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food waste

Household food waste in the UK has risen as Covid restrictions have eased, according to a Wrap survey.

The latest UK Food Trends Survey, spearheaded by Wrap’s Love Food Hate Waste campaign, showed that food waste in British homes has bounced back to pre-lockdown levels as people spend more time outside.

Waste levels fell last year after people adopted more positive food management tactics during the lockdowns. But food waste in July 2021 was on par with pre-pandemic levels at 19.7%, the Love Food Hate Waste study showed.

“One of the few positives of this extraordinary time has been people taking up new habits that prevent food from going to waste,” said Wrap head of citizen behaviour change Sarah Clayton.

“But the return of busy lifestyles means we are falling back into our old ways, and that risks these key skills not being used.”

From November 2019 to April 2020, there was a self-reported sharp drop of 43% in food waste across four key products – bread, chicken, milk and potatoes.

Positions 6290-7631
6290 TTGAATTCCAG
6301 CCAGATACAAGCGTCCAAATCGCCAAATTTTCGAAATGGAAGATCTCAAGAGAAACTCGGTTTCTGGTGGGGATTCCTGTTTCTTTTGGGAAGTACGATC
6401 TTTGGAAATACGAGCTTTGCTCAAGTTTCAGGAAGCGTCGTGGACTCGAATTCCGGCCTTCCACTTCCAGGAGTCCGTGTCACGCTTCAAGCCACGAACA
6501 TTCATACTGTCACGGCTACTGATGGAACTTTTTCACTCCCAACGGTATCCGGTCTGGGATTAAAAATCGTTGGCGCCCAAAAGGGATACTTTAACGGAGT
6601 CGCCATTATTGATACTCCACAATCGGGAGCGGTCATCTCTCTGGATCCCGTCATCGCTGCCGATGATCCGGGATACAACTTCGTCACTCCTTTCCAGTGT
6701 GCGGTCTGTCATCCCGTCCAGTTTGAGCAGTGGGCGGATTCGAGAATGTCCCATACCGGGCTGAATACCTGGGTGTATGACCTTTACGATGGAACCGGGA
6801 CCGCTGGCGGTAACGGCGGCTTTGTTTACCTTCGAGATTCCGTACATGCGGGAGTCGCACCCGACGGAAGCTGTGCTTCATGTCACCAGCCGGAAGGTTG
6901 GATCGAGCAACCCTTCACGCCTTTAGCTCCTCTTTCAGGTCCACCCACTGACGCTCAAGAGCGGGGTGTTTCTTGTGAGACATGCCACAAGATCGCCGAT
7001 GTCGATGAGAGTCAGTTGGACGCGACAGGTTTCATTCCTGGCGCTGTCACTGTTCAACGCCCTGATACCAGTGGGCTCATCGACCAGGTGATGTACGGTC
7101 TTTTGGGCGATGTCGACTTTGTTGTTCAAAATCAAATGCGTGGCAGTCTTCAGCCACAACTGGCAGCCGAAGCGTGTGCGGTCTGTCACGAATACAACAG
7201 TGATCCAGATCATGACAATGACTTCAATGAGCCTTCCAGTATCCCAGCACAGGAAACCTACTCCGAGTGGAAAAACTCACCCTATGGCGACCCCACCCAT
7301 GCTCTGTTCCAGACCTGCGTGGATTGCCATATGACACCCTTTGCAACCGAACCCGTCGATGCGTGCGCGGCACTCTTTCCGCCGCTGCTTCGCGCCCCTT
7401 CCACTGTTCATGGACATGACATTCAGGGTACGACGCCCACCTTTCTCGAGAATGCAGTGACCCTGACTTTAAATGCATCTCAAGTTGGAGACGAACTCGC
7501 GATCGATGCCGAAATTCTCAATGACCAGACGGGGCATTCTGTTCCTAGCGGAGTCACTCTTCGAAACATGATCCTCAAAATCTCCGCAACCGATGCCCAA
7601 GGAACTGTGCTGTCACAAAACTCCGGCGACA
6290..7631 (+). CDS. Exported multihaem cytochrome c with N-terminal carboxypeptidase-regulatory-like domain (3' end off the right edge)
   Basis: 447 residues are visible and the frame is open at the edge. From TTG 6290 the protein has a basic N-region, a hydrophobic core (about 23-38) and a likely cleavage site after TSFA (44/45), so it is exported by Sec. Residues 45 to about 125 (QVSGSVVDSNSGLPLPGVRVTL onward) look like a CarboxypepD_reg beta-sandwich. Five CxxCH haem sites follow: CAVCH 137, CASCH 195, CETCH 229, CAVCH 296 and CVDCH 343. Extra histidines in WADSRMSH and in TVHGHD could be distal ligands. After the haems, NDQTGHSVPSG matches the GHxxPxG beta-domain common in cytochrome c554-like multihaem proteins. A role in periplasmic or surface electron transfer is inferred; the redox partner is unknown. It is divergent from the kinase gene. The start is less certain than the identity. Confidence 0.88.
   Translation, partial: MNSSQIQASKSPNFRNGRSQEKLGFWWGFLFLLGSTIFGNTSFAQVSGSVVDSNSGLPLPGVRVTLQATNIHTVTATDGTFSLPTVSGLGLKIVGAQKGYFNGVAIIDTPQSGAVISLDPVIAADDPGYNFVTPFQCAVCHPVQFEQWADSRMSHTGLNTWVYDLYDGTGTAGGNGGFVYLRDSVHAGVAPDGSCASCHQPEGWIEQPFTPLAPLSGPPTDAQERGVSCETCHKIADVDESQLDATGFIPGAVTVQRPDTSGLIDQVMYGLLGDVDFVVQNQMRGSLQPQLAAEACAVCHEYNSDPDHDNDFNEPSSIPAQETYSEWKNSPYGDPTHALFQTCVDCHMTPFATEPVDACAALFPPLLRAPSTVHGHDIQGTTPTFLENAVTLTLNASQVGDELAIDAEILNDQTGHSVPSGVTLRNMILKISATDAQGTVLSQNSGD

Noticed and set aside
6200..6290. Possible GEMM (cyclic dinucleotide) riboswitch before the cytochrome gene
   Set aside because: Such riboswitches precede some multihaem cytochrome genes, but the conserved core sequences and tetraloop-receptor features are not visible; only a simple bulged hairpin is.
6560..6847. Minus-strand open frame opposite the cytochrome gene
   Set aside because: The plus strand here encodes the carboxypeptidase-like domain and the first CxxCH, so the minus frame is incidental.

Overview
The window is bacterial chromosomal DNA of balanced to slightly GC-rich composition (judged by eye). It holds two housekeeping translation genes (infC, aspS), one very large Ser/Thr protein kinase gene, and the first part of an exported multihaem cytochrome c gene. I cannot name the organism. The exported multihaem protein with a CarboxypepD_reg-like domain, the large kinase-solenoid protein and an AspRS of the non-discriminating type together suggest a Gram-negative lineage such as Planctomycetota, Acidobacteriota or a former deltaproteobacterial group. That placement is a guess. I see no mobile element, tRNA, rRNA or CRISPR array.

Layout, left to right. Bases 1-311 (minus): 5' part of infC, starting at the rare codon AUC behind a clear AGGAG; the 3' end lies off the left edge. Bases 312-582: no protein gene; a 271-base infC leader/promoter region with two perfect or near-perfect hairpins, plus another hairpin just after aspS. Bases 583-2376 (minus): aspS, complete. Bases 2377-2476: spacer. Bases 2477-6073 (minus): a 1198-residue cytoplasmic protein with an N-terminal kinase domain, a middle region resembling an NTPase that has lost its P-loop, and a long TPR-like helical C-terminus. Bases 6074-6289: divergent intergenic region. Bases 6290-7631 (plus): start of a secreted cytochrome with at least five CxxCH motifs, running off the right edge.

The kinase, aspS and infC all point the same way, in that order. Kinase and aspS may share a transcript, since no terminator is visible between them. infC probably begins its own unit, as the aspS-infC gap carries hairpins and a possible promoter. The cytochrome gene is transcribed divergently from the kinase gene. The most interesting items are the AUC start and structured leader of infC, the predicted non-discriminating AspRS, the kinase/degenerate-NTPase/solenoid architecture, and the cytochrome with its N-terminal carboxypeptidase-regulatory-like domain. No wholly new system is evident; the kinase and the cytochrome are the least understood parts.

At the end of 2020, levels of waste were 26% lower than in the previous year. But the recent findings showed that there was a spike in self-reported food waste that coincided with the lifting of restrictions in June and July this year.

In addition, three in 10 people fell into the category of “high food waste”, a number that was up from 20% in April last year.

Love Food Hate Waste said household food waste was rising due to a combination of factors, including people not having as much time for tasks such as meal prepping and planning, and batch-cooking.

The rise in takeaway orders is also linked to household food waste as consumers tend to replace the meals they have at home with easier takeout or eat out options.

The food charity’s campaign warned that food waste contributes to global warming and should be a priority following the UN’s intergovernmental Panel on Climate Change’s report earlier this month.

“Preventing food waste is one way we can all reduce the impacts our diets have on the environment, and fight climate change as individuals,” Clayton added.

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